Secondhand social capital: Boundary spanning, secondhand closure, and individual performance

Neha P. Shah, Daniel Z. Levin, Rob Cross

Research output: Contribution to journalArticlepeer-review

6 Scopus citations


We move beyond the performance returns of individuals’ direct network connections to study the effects of “secondhand” social capital, i.e., from the networks of one's contacts. We propose that certain colleagues may be more valuable to one's job performance than others when their spillovers of novel information combine with spillovers of the cooperation needed to obtain that novelty. In a study of 1273 research and development employees across 16 business units, we find that the most benefit to one's own performance comes from having ties that span business units and that also include secondhand closure (i.e., where one's contacts are each embedded in a constrained, dense network). Bridging the organizational boundary provides the novelty; and secondhand closure provides the cooperation. Further, by examining who in the network is constraining these contacts, we are able to trace their cooperative motivation both to reputational and organizational identity concerns, which each create a spillover of cooperation toward the focal individual, who reaps the returns.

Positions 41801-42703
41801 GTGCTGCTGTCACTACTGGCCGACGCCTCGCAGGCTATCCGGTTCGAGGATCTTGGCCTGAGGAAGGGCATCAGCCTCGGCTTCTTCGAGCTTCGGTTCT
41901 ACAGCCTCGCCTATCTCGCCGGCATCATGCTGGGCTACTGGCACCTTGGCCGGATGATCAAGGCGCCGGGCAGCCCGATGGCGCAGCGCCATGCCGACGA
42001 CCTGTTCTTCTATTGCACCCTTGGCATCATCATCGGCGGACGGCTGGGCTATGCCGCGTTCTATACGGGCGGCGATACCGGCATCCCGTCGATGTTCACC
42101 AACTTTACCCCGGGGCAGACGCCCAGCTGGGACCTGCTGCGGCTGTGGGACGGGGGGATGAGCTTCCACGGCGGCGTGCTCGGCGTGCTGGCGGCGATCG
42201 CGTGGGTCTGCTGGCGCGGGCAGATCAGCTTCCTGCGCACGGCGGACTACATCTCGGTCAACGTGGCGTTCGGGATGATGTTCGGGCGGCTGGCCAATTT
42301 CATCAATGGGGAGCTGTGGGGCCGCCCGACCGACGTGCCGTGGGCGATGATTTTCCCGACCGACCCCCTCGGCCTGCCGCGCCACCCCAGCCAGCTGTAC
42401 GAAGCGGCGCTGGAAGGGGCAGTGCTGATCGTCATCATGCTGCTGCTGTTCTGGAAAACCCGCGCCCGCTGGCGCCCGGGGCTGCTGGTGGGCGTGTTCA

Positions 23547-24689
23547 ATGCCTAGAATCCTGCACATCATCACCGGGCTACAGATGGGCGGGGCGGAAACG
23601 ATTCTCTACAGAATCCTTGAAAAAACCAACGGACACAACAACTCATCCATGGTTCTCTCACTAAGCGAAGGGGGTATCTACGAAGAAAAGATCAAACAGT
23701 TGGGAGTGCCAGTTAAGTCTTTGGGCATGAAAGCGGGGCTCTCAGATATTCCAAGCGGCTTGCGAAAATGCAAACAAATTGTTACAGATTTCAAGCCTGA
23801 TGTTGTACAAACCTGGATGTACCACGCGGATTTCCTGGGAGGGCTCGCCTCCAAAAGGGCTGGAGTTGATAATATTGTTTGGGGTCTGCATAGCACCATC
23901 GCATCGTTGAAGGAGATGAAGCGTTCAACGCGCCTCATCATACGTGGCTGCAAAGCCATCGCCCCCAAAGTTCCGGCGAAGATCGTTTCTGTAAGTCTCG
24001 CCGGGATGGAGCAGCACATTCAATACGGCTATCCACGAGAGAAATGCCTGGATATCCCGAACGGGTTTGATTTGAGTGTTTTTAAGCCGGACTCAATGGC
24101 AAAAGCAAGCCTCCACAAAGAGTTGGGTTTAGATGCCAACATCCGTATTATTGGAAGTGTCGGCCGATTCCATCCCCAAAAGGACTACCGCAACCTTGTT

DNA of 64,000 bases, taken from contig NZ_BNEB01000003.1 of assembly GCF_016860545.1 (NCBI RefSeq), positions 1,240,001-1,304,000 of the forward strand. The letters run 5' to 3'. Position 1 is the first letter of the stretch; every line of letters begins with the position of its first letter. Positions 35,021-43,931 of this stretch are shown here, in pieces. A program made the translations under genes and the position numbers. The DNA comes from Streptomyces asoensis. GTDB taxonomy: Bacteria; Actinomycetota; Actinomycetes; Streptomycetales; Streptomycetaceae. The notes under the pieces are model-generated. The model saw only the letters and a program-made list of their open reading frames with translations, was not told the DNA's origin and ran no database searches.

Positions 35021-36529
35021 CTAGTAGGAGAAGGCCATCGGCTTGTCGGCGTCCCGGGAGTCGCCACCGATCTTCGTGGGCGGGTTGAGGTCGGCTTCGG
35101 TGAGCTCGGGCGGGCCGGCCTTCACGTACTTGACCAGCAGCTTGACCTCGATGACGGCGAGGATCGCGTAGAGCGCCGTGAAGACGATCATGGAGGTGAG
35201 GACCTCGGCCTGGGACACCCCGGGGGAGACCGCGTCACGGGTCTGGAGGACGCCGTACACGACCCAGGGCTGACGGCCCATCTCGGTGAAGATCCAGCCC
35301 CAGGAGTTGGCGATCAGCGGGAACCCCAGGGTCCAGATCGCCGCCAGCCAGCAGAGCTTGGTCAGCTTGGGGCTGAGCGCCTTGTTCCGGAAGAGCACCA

Original languageEnglish (US)
Pages (from-to)18-27
Number of pages10
JournalSocial Networks
StatePublished - Jan 2018

All Science Journal Classification (ASJC) codes

  • Anthropology
  • Sociology and Political Science
  • Social Sciences(all)
  • Psychology(all)


  • Boundary spanning
  • Help seeking
  • Knowledge transfer
  • Secondhand closure
  • Secondhand social capital
  • Social networks
  • Work performance

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